The Gun Mandate

We all live in a dangerous world.  Crime all around us.  We spend untold amounts of money keeping ourselves safe.  It might be stronger locks on our doors, cameras in the roof, alarm systems in the house.

I have a safe; two even.

And then we spend money on public infrastructure.  We pay the local police, the state police and even federal law enforcement officials.

Given that private ownership of guns reduces crime, and that we are all living in a crime market, I would like to see the federal government mandate gun ownership.

 

15 responses to “The Gun Mandate

  1. I disagree that private gun ownership reduces crime. The US has very high crime and prison rates compared to the European states, and much higher private gun ownership. Also, our high gun ownership rates give us tens of thousands more accidental deaths. So such a mandate may increase crime and cause more dead children.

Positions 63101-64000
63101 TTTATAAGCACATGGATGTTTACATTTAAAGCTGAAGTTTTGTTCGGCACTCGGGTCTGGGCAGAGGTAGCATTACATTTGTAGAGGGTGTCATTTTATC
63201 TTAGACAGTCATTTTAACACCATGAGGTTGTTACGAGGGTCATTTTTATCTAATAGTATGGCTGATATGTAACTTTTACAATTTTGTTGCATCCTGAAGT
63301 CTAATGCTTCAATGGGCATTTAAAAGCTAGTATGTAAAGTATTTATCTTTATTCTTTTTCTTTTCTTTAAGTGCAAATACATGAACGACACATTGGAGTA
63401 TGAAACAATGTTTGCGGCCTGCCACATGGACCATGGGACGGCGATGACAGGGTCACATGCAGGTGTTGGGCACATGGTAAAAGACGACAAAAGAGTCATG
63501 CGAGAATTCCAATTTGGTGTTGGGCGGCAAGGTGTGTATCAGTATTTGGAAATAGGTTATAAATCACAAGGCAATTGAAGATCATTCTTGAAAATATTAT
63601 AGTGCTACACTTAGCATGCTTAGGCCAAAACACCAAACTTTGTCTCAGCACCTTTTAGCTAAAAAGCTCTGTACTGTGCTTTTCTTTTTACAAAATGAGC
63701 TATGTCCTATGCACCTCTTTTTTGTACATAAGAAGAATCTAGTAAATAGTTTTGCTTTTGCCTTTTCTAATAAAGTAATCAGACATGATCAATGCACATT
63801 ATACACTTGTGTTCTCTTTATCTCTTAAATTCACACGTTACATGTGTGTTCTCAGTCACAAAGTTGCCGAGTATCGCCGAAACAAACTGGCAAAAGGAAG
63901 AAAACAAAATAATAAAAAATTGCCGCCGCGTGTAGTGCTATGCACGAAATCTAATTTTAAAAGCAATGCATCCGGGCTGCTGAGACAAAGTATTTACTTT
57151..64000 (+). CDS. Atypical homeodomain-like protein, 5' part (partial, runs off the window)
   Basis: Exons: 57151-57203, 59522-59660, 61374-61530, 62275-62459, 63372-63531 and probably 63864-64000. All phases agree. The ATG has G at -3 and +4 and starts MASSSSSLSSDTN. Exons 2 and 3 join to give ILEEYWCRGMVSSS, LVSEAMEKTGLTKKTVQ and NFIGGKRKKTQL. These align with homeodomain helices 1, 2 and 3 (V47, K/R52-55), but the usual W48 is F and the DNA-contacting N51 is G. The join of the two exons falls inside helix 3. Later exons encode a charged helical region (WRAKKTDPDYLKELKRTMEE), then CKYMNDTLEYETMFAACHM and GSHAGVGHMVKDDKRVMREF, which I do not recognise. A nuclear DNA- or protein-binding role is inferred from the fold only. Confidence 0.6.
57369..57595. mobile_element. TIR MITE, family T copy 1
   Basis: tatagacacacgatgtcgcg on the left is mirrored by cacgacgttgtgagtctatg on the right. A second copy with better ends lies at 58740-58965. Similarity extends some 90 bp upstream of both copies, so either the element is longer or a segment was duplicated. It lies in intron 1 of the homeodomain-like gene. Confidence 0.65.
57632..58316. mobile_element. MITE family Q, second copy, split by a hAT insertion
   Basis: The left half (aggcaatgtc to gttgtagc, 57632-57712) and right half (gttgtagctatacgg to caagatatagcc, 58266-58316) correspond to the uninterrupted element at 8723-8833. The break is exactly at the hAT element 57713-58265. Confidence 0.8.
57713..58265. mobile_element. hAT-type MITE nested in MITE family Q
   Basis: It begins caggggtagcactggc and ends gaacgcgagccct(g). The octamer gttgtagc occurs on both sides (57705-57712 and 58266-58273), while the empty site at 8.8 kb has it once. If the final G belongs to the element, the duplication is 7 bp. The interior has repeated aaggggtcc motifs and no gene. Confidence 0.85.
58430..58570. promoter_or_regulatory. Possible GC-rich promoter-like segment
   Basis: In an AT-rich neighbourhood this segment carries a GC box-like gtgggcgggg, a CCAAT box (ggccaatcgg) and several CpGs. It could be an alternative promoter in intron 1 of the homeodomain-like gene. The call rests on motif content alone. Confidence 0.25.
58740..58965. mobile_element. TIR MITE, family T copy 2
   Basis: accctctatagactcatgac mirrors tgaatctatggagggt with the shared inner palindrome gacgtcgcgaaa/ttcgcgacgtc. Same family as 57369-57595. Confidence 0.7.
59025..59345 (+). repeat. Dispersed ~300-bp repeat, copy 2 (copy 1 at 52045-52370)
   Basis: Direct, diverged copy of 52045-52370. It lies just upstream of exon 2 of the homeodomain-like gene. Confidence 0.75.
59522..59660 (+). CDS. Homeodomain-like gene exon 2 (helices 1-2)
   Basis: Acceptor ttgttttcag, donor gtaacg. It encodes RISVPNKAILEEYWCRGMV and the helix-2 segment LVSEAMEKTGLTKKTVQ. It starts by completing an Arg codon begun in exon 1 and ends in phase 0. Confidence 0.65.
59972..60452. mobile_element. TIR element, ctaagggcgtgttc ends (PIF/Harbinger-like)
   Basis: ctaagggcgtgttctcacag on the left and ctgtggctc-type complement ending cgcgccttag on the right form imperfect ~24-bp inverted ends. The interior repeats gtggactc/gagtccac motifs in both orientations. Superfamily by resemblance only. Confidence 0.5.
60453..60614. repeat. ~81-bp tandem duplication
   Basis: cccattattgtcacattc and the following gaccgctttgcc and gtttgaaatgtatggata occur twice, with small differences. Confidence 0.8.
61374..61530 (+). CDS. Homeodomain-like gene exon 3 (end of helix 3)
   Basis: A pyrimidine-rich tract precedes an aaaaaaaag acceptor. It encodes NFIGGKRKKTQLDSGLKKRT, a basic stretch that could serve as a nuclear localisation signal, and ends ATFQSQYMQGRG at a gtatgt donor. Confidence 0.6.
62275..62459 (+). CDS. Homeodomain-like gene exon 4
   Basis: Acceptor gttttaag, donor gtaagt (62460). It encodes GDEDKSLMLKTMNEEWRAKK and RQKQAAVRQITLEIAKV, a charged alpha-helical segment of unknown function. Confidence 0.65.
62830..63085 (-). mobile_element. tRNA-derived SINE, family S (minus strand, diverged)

2. The key is *responsible* gun ownership. Private gun ownership does in fact reduce crime, look up the interesting example of Kennesaw county GA. It is a local law that a firearm be present in households where such ownership is legal (ie no felons, persons with mental disorders, etc.) . The law is not enforced per se however the county has a disproportionately lower violent crime rate than surrounding counties. This is simply due to the very potential of “a rifle behind every blade of grass”.
    I do not however believe that the feds should begin mandating firearms as they typically manage to fuck things up once involved.

  3. Are you serious???
    About a year ago you wrote of your efforts to get your kids enrolled into a special school program. You said that the parents at the school meeting were mostly white, and you worried that low income families were not going to get a fair shot at getting their kids into the school because they did not know the “system”.
    So on one hand, you are a bleeding heart liberal, but the other hand is a gun-toting zealot. Actually you have three hands, so you can also hold your iPad.